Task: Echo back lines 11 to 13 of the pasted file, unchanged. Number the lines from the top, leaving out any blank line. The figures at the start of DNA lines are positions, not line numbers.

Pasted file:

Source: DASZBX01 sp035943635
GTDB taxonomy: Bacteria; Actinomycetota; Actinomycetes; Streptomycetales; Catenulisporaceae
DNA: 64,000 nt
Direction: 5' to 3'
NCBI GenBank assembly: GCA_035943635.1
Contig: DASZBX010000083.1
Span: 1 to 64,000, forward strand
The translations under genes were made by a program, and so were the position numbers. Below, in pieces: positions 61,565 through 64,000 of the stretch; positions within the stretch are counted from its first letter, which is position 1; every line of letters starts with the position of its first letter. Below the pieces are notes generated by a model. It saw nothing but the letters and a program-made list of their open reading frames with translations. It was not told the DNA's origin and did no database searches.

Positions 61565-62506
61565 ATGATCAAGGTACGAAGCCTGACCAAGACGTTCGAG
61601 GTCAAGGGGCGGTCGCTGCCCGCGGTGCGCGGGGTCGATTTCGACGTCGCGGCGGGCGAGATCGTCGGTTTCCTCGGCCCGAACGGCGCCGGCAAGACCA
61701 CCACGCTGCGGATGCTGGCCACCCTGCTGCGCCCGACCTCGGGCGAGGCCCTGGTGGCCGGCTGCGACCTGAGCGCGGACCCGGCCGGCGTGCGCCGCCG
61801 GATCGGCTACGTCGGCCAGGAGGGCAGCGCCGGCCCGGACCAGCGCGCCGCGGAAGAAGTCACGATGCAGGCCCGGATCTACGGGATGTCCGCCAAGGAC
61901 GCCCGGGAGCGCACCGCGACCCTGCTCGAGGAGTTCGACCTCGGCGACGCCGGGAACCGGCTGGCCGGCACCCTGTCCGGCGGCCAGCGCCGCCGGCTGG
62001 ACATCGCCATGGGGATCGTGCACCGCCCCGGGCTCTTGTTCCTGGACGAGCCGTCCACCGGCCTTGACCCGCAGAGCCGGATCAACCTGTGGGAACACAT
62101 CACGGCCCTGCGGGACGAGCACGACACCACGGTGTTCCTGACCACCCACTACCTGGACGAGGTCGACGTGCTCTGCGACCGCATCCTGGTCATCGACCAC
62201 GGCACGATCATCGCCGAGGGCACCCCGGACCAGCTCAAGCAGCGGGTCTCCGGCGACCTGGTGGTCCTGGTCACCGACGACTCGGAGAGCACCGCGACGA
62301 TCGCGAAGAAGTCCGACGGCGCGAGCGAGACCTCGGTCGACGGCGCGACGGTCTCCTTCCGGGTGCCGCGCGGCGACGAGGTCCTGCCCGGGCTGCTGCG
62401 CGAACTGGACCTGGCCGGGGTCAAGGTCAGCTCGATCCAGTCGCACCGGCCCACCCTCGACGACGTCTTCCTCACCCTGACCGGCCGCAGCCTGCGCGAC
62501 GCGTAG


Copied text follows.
61601 GTCAAGGGGCGGTCGCTGCCCGCGGTGCGCGGGGTCGATTTCGACGTCGCGGCGGGCGAGATCGTCGGTTTCCTCGGCCCGAACGGCGCCGGCAAGACCA
61701 CCACGCTGCGGATGCTGGCCACCCTGCTGCGCCCGACCTCGGGCGAGGCCCTGGTGGCCGGCTGCGACCTGAGCGCGGACCCGGCCGGCGTGCGCCGCCG
61801 GATCGGCTACGTCGGCCAGGAGGGCAGCGCCGGCCCGGACCAGCGCGCCGCGGAAGAAGTCACGATGCAGGCCCGGATCTACGGGATGTCCGCCAAGGAC